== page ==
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Best Buy Aims for Item-Level Tagging

Best Buy plans to move swiftly to item-level tagging.
By Ari Juels
May 14, 2005—dary of RFID adoption beyond the tagging of pallets and cases employed by Wal-Mart, Target, Tesco and other retail chains. The company’s vision is to tag individual items and thereby increase efficiency, expand product availability and provide real-time information to suppliers.

Best Buy also believes that item-level tagging will ultimately improve the shopping experience. Paul Freeman, RFID program director at Best Buy, sees a day when tagged products line store shelves, and RFID readers and antennas mounted on pillars throughout the stores track and trace nearly the entire in-store inventory. RFID could help salespeople locate products that were inadvertently moved by a customer. “We want to help our customers find the products
faster and check them out quicker,” Freeman says. “We want to be able to have the customer easily understand that these three or four products go together as a bundled solution. We envision a lot better customer service down the road.”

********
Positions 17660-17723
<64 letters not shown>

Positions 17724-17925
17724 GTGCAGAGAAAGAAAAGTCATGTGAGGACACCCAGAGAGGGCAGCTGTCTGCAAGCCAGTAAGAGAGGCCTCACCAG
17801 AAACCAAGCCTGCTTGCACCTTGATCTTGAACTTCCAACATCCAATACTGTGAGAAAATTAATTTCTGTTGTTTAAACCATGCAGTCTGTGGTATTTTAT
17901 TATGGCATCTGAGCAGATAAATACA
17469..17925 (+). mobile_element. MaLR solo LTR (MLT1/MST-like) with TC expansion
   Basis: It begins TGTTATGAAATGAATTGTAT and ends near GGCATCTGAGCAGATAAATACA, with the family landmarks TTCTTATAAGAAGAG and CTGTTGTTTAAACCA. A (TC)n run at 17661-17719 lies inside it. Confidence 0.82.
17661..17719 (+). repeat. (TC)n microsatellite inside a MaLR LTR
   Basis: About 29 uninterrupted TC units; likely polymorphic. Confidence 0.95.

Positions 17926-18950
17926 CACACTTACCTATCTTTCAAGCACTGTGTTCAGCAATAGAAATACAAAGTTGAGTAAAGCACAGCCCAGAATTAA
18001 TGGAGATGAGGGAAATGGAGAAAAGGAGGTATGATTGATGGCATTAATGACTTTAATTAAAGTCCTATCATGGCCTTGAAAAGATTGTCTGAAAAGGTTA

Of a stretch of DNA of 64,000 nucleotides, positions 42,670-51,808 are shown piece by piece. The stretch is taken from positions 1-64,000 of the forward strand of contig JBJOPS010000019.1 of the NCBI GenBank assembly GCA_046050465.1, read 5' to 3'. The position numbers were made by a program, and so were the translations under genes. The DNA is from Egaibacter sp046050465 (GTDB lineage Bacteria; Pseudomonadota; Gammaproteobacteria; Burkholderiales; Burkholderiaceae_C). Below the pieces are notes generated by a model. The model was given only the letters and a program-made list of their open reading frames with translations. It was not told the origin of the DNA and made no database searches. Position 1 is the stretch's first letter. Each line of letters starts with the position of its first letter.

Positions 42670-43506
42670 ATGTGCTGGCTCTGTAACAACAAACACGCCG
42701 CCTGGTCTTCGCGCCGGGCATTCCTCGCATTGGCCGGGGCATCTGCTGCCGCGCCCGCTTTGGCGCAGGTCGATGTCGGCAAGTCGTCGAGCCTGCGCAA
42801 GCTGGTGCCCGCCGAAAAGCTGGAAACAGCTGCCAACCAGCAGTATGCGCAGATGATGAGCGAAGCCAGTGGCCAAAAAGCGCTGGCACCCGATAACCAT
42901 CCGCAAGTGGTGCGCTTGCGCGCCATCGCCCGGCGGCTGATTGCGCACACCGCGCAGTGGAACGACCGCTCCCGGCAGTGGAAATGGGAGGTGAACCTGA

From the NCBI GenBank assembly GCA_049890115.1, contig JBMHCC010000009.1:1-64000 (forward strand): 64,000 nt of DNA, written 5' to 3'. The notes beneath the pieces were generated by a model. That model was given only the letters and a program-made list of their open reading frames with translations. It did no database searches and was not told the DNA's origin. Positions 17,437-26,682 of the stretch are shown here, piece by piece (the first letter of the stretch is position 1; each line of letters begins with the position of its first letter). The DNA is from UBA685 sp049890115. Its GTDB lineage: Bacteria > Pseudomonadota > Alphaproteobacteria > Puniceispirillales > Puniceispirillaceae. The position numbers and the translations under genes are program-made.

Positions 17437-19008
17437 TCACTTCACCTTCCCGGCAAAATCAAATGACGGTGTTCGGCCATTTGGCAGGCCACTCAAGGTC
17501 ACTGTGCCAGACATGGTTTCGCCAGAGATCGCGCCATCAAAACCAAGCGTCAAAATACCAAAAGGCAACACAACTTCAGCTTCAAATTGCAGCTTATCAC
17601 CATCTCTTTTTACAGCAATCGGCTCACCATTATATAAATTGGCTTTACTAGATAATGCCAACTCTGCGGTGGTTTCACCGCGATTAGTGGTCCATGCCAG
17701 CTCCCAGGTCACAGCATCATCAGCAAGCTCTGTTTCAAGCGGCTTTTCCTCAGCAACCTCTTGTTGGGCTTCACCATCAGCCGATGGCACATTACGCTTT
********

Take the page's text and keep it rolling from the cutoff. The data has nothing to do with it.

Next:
But first Best Buy has to get its pallet- and case-tagging operation up and running. (Some large items, such as TVs or computers, come in their own cases.) For now, the company is following EPCglobal guidelines for tagging pallets and cases, and its requirements for suppliers are similar to those issued by Wal-Mart and Target. Suppliers can use tags based on the Electronic Product Code standards.

Best Buy’s major suppliers—accounting for 80 percent of the merchandise sold in its 650 stores—are expected to begin tagging pallets and cases by Jan. 2, 2006. All pallets and cases are to be tagged by May 2007. The company expects to release a timeline for item-level tagging this summer. Later this year, Best Buy will begin a pilot phase in select stores and a specific distribution center to test and tune its pallet and case RFID implementation (the company isn’t identifying the locations of those facilities at this time).

Best Buy is taking pains to work with suppliers to help them see the potential return on investment from being able to track their products, trace sales and allocate manufacturing resources based on up-to-date data. There is, however, another potential gain for suppliers. “We really want to move with them and make this successful,” says Freeman. “If we all get converted off of the bar code as soon as possible, we reduce the cost of running dual systems.”
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